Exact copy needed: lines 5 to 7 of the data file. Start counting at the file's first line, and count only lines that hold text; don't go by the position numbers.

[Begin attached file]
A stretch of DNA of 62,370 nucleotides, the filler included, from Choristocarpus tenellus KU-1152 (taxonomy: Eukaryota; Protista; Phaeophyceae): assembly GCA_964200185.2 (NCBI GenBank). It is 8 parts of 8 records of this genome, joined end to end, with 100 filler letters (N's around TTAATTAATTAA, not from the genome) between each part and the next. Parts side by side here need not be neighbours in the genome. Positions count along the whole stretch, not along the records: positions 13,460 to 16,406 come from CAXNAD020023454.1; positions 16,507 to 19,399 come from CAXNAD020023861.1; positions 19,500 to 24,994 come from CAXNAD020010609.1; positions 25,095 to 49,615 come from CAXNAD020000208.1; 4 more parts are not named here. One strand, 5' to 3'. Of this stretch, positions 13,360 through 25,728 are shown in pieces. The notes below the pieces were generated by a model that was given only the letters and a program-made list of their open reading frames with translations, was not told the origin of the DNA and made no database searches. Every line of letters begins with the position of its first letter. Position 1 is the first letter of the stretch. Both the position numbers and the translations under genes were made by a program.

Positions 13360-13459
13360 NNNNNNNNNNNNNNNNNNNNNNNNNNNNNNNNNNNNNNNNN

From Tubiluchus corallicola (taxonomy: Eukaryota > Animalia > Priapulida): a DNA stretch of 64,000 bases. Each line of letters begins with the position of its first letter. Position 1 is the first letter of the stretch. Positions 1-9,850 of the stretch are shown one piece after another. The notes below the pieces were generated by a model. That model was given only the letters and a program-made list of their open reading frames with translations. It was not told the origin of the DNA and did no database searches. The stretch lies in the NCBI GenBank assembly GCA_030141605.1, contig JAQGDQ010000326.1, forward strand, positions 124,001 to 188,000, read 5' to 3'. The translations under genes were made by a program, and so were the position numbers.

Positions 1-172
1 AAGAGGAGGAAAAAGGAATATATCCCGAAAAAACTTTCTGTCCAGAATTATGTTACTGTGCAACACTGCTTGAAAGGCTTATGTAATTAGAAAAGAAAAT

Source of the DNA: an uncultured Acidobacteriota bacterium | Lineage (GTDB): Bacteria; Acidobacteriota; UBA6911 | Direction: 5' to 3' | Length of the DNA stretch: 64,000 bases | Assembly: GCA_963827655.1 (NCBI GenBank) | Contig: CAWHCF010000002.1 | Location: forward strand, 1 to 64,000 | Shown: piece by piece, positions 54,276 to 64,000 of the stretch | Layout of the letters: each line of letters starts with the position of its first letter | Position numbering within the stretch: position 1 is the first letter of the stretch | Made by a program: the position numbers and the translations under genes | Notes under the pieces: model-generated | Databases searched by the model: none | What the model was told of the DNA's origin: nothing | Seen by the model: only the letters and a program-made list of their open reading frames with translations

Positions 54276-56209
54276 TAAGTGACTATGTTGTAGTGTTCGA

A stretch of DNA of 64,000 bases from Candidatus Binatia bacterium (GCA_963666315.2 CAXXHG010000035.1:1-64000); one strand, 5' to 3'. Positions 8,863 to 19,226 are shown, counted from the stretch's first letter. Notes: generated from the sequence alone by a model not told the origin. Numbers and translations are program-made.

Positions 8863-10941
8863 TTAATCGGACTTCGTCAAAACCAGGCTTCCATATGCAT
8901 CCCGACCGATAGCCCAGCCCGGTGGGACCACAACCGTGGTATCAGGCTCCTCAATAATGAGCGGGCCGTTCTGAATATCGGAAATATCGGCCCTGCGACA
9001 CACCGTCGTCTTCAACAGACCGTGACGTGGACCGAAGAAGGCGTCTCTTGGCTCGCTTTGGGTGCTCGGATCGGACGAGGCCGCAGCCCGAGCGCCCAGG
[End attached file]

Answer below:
Positions 1-172
1 AAGAGGAGGAAAAAGGAATATATCCCGAAAAAACTTTCTGTCCAGAATTATGTTACTGTGCAACACTGCTTGAAAGGCTTATGTAATTAGAAAAGAAAAT

Source of the DNA: an uncultured Acidobacteriota bacterium | Lineage (GTDB): Bacteria; Acidobacteriota; UBA6911 | Direction: 5' to 3' | Length of the DNA stretch: 64,000 bases | Assembly: GCA_963827655.1 (NCBI GenBank) | Contig: CAWHCF010000002.1 | Location: forward strand, 1 to 64,000 | Shown: piece by piece, positions 54,276 to 64,000 of the stretch | Layout of the letters: each line of letters starts with the position of its first letter | Position numbering within the stretch: position 1 is the first letter of the stretch | Made by a program: the position numbers and the translations under genes | Notes under the pieces: model-generated | Databases searched by the model: none | What the model was told of the DNA's origin: nothing | Seen by the model: only the letters and a program-made list of their open reading frames with translations